sha2(date('dmYHi') . $_SERVER['REMOTE_ADDR']);

You can then check that the submitted ID is the same on the recipient page - this token of course would only be valid for 1 minute, which is plenty of time to submit a simple contact form. You should of course look to throw in additional unique fields for the user, perhaps a unique ID that's also sent across with the form?

Allowing user's to do whatever they want (ie submitting a free text form) is a very risky business and is definitely something you should take extreme caution with, but with some basic steps you'll soon be more secure than you were to start with!

Complete

And just as quickly as we started, we have finished, the basic part anyway. The full PHP is available just below, read on to look at how we can make this form post using jQuery's $.post() function.

<?php

// Blank message to start with so we can append to it.
$message = '';

// Check that name & email aren't empty.
if(empty($_POST['name']) || empty($_POST['email'])){
    die('Please ensure name and email are provided.');
}

// Check the checkbox
$checkString = 'I have not been checked.';
if(isset($_POST['checkme'])){
    $checkString = 'I have been checked.';
}

// Construct the message
$message .= <<<TEXT
    Name: {$_POST['name']}
    Email: {$_POST['name']}
    Gender: {$_POST['gender']}
    Bacon: {$_POST['bacon']}    
    {$checkString}
TEXT;

// Email to send to
$to = 'test@testdomain.com';

// Email Subject
$subject = 'You have been contacted!';

// Name to show email from
$from = 'Your Site';

// Domain to show the email from
$fromEmail = 'YourSite@domain.com';

// Construct a header to send who the email is from
$header = 'From: ' . $from . '<' . $fromEmail . '>';

// Try sending the email
if(!mail($to, $subject, $message, $header)){
    die('Error sending email.');
}else{
    die('Email sent!');
}

jQuery-ify Your Form

Our PHP code that we wrote just before should work absolutely fine. We need to add an id to the form and all of its elements, except for the radio button which we'll give a class, so that we can access them through JS.

We can now use the following jQuery code:

$(function(){
    $('#form').submit(function(e){

        // Stop the form actually posting
        e.preventDefault();

        // Send the request
        $.post('/contact.php', {
            name: $('#name').val(),
            email: $('#email').val(),
            gender: $('#gender').val(),
            bacon: $('.bacon:checked').val(),
            checkme: $('#checkme').is(':checked')
        }, function(d){
            // Here we handle the response from the script
            // We are just going to alert the result for now
            alert(d);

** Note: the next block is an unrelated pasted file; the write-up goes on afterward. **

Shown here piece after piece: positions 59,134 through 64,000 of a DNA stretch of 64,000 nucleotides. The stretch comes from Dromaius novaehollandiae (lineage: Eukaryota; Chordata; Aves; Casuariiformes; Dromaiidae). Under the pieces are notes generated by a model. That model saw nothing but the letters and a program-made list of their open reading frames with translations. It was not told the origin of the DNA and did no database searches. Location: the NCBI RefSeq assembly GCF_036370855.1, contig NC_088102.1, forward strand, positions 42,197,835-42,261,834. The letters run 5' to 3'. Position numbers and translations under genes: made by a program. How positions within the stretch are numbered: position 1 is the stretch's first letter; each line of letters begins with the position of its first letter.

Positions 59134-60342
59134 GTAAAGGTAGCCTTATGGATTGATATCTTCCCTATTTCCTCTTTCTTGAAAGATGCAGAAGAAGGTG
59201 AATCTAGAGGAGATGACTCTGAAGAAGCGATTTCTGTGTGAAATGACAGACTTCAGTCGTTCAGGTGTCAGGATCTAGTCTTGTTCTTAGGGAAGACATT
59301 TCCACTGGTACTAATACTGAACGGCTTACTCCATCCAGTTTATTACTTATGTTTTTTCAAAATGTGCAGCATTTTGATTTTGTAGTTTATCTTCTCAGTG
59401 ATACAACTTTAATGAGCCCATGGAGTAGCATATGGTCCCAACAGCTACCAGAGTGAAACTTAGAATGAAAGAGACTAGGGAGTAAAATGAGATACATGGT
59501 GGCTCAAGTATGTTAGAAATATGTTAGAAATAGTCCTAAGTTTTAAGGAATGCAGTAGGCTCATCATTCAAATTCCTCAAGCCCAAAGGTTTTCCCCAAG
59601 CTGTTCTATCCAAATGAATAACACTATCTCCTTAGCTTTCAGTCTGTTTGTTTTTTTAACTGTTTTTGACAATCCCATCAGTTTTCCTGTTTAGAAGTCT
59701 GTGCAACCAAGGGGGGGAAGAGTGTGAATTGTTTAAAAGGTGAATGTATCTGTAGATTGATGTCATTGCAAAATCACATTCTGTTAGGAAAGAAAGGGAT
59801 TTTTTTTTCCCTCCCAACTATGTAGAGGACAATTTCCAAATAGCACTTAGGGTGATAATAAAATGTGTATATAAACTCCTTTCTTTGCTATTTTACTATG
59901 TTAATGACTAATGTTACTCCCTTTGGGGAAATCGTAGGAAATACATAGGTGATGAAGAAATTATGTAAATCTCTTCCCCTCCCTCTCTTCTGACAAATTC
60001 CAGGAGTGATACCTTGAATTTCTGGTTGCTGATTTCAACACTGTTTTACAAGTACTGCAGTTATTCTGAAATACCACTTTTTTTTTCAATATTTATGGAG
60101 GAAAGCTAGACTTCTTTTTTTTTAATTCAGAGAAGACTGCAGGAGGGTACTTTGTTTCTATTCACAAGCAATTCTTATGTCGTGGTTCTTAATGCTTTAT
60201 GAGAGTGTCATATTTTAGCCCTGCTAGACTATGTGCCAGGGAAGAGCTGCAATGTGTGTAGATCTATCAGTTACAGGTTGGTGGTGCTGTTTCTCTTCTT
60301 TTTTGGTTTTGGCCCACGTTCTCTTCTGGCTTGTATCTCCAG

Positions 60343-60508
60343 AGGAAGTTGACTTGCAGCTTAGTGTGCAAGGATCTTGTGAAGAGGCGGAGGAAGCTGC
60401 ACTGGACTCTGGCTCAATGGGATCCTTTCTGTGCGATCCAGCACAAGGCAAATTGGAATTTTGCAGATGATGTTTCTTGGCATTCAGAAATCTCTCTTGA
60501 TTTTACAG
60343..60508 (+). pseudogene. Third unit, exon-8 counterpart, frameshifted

});
    });
});

Firstly, we're stopping the form from submitting using e.preventDefault() as it normally would because we're sending the request through the AJAX post instead.

We next use $.post() which takes 3 parameters, the first being the URL that we're posting to, the next being an object of data to send, and finally a callback function that will get the data from the script.

Getting the value of the fields is as simple as using .val() in two cases we have used the CSS selector of :checked which will only select the checked item - but in the case of the checkbox we are checking that it is checked by using .is().

We are just alerting out the response at the moment, but there's no reason you can't just put that in a div that has and id of result using some code like:

$('#result').html(d);

It might be worth looking at disabling the submit button when the user hits submit so that it's not submitted multiple times. You can do this using some jQuery similar to below if you give the submit button an id of submit-button:

$('#submit-button').attr('disabled', 'disabled')

The Final Frontier

And that is the end, hope you've found it helpful and it's solved some/any questions that you might have had. Find below the jQuery'd HTML, the PHP we use is exactly the same as above.

<!doctype html>
<html>
<head>
    <meta charset="utf-8">
    <title>Sample Contact Form</title>
    <script src="http://ajax.googleapis.com/ajax/libs/jquery/1.7/jquery.min.js"></script>
    <script>
    $(function(){
        $('#form').submit(function(e){

            // Stop the form actually posting
            e.preventDefault();

            // Send the request
            $.post('/contact.php', {
                name: $('#name').val(),
                email: $('#email').val(),
                gender: $('#gender').val(),
                bacon: $('.bacon:checked').val(),
                checkme: $('#checkme').is(':checked')
            }, function(d){
                console.log(d);
                // Here we handle the response from the script
                // We are just going to alert the result for now
                alert(d);
            });
        });
    });
    </script>
</head>
<body>  
    <form method='post' action='/contact.php' id='form'>
        Name: <input type='text' name='name' required id='name'><br>
        Email: <input type='email' name='email' required id='email'><br>
        Gender: <select name='gender' id='gender'>
            <option value='m'>Male</option>
            <option value='b'>Bacon</option>
            <option value='f'>Female</option>
        </select><br>
        Bacon: <input type='radio' class='bacon' name='bacon' value='smoked' checked> <input type='radio' class='bacon' name='bacon' value='unsmoked'><br>
        Check Me: <input type='checkbox' id='checkme' name='checkme'><br>
        <input type='submit' value='Send'>
    </form>
</body>
</html>
Tags: PHP, jQuery